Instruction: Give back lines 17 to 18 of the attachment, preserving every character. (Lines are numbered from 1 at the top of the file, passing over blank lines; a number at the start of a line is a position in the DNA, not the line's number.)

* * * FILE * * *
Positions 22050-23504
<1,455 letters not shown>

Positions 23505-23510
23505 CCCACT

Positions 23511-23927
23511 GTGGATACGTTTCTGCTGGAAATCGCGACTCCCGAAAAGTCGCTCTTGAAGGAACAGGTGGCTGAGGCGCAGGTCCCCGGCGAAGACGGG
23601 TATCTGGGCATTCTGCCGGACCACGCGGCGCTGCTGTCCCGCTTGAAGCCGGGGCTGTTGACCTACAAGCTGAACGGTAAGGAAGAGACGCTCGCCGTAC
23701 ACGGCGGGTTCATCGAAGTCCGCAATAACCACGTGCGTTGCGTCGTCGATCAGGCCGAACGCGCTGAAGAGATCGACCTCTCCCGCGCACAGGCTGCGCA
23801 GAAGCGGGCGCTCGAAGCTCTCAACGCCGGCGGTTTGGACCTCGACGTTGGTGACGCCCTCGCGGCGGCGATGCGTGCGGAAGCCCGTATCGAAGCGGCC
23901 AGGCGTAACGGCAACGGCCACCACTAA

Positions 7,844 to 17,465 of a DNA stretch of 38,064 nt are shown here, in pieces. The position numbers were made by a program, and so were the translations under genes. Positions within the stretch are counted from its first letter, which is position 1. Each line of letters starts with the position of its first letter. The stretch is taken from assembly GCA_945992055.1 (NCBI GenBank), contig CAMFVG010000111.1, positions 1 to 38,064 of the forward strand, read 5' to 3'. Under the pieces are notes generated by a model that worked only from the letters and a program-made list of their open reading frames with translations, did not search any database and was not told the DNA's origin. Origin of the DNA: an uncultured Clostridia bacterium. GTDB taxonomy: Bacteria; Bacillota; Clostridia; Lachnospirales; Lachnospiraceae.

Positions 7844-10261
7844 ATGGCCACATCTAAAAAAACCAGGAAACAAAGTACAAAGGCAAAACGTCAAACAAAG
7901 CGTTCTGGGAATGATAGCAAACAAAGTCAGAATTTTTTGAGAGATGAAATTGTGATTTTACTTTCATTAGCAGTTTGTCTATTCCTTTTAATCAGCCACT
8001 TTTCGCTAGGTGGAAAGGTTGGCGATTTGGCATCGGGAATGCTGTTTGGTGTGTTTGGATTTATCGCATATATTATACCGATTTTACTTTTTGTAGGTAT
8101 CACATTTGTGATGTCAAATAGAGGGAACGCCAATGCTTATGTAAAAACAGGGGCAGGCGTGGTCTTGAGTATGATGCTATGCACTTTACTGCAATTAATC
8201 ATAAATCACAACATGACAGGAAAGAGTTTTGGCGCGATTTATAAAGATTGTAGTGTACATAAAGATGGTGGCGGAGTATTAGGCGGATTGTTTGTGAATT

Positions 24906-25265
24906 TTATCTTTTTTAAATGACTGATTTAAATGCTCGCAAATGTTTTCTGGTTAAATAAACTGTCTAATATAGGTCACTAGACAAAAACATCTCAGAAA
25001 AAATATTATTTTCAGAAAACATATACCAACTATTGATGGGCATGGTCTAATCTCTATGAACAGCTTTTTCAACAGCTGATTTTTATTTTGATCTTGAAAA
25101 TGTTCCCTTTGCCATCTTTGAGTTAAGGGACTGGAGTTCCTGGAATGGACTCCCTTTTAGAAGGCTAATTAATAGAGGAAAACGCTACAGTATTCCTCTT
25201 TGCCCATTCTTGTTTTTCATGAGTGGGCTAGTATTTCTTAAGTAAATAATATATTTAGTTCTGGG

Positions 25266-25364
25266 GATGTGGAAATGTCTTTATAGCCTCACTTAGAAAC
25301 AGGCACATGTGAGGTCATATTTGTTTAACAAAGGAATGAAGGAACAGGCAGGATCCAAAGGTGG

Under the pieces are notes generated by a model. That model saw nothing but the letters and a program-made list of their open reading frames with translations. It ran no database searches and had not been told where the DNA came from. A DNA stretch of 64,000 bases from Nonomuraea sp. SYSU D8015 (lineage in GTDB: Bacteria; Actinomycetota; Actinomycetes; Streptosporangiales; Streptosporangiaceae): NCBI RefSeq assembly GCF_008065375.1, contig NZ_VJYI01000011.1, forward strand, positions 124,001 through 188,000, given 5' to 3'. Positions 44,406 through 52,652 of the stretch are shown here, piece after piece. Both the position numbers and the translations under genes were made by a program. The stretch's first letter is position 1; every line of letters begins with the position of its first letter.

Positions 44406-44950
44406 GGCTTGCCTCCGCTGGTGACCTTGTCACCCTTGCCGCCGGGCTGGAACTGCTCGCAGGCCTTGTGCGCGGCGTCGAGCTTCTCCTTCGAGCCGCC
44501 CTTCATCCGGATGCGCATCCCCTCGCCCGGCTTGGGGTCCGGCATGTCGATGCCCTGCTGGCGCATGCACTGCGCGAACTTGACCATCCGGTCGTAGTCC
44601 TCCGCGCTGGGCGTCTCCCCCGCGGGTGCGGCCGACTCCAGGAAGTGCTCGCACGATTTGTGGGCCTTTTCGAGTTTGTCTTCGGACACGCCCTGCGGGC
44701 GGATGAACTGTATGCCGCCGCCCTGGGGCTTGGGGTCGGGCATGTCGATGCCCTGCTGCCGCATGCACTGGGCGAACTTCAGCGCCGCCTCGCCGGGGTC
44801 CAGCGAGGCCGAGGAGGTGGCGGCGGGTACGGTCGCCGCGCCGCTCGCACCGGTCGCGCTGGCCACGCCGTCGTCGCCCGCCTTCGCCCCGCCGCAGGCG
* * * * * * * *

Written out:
8201 ATAAATCACAACATGACAGGAAAGAGTTTTGGCGCGATTTATAAAGATTGTAGTGTACATAAAGATGGTGGCGGAGTATTAGGCGGATTGTTTGTGAATT

Positions 24906-25265